For most artists, their careers start off by driving around in vans to club shows across the country, and if they’re lucky perhaps they graduate to a bus sometime down the road. Most artists start by making some noise in their home state, and then maybe hope to garner the attention of a national audience. For Sunny Sweeney, the arc has been nearly the opposite.
“I knew I wanted to record in this old fashioned way, that that was going to be the way to capture this music,” says Robison. “It’s real simple how we do it in here, which is pre-Beatles, where people used to be on the road, and they’d just take their new song into a real simple recording studio or a radio station, and they would just put the song down.”
Nothing Shines Like Neon has all the liquor, beer, bar scenes, and sultry interactions with lovers you might hear on some mainstream country record, except it tells the story from the opposite perspective—the more realistic perspective. It’s where libations aren’t just flowing to party hearty, but to help douse heartbreak.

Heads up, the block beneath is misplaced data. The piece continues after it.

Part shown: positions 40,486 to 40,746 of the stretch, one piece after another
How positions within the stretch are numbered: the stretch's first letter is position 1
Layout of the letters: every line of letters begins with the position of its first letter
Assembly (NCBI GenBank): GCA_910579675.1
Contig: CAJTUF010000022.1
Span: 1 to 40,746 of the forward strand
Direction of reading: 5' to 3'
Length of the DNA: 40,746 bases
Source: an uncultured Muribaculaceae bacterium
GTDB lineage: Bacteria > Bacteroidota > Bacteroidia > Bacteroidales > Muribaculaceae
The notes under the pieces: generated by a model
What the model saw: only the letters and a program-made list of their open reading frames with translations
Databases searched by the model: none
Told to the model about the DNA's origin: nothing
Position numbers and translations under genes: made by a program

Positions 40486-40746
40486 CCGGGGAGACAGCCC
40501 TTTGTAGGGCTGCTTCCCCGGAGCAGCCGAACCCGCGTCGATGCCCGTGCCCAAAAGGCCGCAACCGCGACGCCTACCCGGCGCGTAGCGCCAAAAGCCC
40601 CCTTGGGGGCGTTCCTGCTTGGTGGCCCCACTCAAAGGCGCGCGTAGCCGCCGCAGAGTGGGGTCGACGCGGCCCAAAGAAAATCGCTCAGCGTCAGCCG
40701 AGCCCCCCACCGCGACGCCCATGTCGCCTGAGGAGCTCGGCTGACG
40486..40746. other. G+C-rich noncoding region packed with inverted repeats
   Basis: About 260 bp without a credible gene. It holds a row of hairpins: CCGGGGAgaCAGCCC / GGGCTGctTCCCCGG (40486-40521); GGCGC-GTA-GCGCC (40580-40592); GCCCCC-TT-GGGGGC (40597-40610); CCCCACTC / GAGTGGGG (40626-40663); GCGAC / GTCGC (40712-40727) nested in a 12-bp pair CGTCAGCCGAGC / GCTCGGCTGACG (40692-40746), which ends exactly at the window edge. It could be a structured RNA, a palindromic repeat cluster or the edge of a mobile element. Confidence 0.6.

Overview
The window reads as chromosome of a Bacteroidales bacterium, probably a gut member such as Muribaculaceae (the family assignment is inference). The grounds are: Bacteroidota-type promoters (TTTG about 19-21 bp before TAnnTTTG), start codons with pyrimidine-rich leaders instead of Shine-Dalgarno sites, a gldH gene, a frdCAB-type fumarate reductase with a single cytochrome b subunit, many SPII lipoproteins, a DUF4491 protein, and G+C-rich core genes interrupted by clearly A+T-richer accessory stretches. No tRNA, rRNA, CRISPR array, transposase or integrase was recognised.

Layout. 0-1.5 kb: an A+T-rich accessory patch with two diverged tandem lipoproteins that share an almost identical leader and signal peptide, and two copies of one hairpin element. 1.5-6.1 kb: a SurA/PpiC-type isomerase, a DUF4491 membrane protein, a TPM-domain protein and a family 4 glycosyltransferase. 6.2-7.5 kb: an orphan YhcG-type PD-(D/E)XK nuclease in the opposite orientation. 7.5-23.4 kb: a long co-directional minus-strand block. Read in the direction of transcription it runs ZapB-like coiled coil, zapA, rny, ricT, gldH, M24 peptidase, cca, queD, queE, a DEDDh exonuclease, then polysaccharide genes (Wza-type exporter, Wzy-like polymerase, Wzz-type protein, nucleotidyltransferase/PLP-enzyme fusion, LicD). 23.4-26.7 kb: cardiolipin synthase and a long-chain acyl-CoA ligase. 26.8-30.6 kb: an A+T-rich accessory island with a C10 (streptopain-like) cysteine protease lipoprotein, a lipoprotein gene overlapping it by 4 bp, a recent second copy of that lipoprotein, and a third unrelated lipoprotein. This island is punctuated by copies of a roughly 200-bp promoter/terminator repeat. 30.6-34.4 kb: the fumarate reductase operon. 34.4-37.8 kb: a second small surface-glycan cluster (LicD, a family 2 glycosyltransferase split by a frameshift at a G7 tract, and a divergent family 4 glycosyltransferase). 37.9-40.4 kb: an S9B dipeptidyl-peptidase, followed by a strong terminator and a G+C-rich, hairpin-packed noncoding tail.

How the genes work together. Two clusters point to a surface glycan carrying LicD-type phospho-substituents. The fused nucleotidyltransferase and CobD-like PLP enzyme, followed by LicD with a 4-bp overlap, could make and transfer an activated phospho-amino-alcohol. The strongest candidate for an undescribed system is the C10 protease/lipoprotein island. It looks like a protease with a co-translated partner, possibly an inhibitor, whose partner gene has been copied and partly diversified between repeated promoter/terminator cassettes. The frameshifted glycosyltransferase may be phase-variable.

Esteemed country and western songwriter and performer Chuck Pyle has passed away. According to his long-time manager, Pyle died unexpectedly Friday evening (11-6) in Palmer Lake, Colorado, where he lived in a historic cabin. He was 70-years-old. Known as the “Zen Cowboy,” Chuck had just released a new album this year, and had numerous dates booked on his touring schedule when he passed.